CAIRO: Mandatory premarital medical testing is an inherently flawed and potentially counter-productive policy that contravenes basic rights, the Egyptian Initiative for Personal Rights (EIPR) argued in a new lawsuit filed yesterday before Egypt’s Court of Administrative Justice.
The case challenges the new policy, adopted last summer, requiring all citizens wishing to marry to submit to a comprehensive and mandatory medical examination as a prerequisite for registering their marriage.
Mandatory testing, the plaintiffs argue, violates the protection afforded by Egypt’s Constitution and international human rights treaties for the rights to privacy and personal autonomy and imposes an excessive limitation on the right to marry and start a family.
SAN DIEGO – Microsoft, Scripps Health, Affymetrix and Navigenics will launch what the companies say is ground-breaking research to evaluate the impact of personal genetic testing on the health and psyche of a patient. The study will offer genetic scans to up to 10,000 employees, family and friends of Scripps Health system and will measure changes in participants’ behaviors over a 20-year period.
Researchers will use healthcare IT to study genetic variations linked to many diseases. “The study will afford researchers the opportunity to better understand ways to prevent, diagnose and treat disease,”according toMicrosoft officials. “This project represents the largest single opportunity to date for modern genetics to move outside the laboratory and directly to consumers,” saidKevin King, president of Affymetrix. The study follows heated presidential election debates over how to reduce the costs of healthcare through better use of preventive care. It also comes as physicians and stakeholders continue to wrangle over the value and timing of using genetic information to treat patients.
I can’t stand it any longer! This nonsense that electronic health records will save money must stop! We have a six-man orthopedic group in Lubbock, Texas, and have had one company for six years and were ill advised to switch to another this year. Both are nothing special, don’t save time, don’t save money, don’t save paper, are not safer for patients.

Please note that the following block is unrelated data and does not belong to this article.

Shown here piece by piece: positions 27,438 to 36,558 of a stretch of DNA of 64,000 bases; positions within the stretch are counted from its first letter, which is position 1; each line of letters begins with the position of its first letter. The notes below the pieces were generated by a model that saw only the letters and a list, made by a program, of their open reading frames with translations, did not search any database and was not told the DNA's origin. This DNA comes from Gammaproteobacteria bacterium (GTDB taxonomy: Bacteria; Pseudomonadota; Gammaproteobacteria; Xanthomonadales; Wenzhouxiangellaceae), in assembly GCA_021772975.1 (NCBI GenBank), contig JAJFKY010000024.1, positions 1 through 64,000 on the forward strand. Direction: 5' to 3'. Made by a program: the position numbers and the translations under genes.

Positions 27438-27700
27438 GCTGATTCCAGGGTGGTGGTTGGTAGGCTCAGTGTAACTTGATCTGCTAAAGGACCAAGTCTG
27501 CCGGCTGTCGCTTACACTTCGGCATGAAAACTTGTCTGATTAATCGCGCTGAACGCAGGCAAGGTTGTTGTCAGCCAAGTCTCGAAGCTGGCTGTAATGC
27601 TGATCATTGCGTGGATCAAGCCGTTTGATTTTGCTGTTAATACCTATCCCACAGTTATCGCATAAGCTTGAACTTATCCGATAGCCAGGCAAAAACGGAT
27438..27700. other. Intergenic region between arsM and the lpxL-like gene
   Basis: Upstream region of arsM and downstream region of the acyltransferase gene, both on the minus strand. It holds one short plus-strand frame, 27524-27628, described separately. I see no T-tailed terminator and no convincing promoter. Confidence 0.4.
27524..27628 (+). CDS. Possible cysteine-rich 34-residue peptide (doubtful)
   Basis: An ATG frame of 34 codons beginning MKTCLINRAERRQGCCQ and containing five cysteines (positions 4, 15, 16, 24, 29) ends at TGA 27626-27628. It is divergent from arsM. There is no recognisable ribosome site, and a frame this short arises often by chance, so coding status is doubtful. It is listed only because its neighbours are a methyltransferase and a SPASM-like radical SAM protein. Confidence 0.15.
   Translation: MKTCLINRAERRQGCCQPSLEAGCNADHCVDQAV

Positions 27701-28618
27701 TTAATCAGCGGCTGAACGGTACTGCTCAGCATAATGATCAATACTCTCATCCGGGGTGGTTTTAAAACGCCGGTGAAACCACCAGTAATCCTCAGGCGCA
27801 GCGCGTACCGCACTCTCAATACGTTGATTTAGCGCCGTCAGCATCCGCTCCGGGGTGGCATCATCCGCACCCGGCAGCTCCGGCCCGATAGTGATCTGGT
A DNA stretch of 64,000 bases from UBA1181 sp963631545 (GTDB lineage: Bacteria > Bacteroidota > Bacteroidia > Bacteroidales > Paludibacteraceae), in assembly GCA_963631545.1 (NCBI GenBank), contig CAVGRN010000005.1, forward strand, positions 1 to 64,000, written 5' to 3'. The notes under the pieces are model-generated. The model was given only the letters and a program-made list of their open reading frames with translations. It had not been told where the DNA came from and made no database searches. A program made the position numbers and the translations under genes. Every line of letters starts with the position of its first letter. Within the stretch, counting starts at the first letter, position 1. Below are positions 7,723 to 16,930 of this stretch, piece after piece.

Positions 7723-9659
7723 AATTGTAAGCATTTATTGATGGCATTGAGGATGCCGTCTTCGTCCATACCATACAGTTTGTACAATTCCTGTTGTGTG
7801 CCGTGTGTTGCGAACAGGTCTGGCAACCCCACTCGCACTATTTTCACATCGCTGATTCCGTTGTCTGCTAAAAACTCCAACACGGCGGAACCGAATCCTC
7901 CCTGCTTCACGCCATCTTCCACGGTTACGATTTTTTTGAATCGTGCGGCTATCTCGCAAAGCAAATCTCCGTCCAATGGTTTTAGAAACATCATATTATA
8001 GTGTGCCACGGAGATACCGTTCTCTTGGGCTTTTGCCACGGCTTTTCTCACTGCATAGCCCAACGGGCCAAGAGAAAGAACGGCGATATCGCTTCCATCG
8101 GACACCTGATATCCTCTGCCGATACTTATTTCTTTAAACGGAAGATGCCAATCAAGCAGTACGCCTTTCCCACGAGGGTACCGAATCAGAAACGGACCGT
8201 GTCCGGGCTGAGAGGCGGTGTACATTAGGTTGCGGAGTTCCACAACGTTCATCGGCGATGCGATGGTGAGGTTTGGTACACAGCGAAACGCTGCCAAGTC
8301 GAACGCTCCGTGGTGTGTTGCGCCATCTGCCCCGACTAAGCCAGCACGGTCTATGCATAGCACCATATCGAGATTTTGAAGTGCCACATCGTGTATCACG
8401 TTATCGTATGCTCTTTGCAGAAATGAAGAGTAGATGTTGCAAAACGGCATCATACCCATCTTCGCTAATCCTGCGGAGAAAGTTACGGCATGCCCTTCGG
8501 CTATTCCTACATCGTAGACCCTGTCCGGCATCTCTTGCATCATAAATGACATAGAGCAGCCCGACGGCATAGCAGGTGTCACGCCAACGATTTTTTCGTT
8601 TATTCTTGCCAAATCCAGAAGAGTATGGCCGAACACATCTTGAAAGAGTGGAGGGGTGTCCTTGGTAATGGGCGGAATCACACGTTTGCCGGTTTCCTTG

My God, who are the idiots who have convinced our legislators that these systems will somehow save money? Improve patient safety? Hogwash! Try to update a longstanding patient’s profile in your computer … see how long it takes you, how slowed down your office will be. I just read that there are only 50 practices using our current company in the U.S. I know why—the system has huge flaws, like not being able to fax batched documents. Where are the efficiencies? For $250,000, I could have hired more staff, funded my pension and taken a hell of a vacation. Somebody please stop this misinformation.
With the first phase of Medicare’s mandate for e-prescribing rolling out in January, healthcare IT leaders, led by Health and Human Services Secretary Michael Leavitt, gathered Tuesday in Boston to jumpstart the initiative.
“We know it saves lives, we know it saves money, and it’s time to implement it.”
Leavitt tied the nation’s current economic crisis to the rising costs of healthcare and noted that going electronic with prescriptions helps provide cost-savings for patients, doctors and the entire healthcare system.
“It’s an economic imperative in this country,” he said.
California hospitals will face tougher penalties for patient privacy breaches and must do more to inform state regulators of such lapses, according to two new laws signed earlier this week by Gov. Arnold Schwarzenegger.
The state will create the Office of Health Information Integrity within the California Health & Human Services Agency, and appoint a director to assess penalties against individuals who violate patient privacy, with fines up to $250,000. Monies from the penalties will be used to support healthcare quality-improvement projects. The director can also recommend to state and federal licensing authorities further regulatory action.
Another new law sets fines for hospitals that fail to protect patients’ information of up to $250,000. The law also raises fines for serious medical errors in hospitals from $25,000 to up to $125,000 per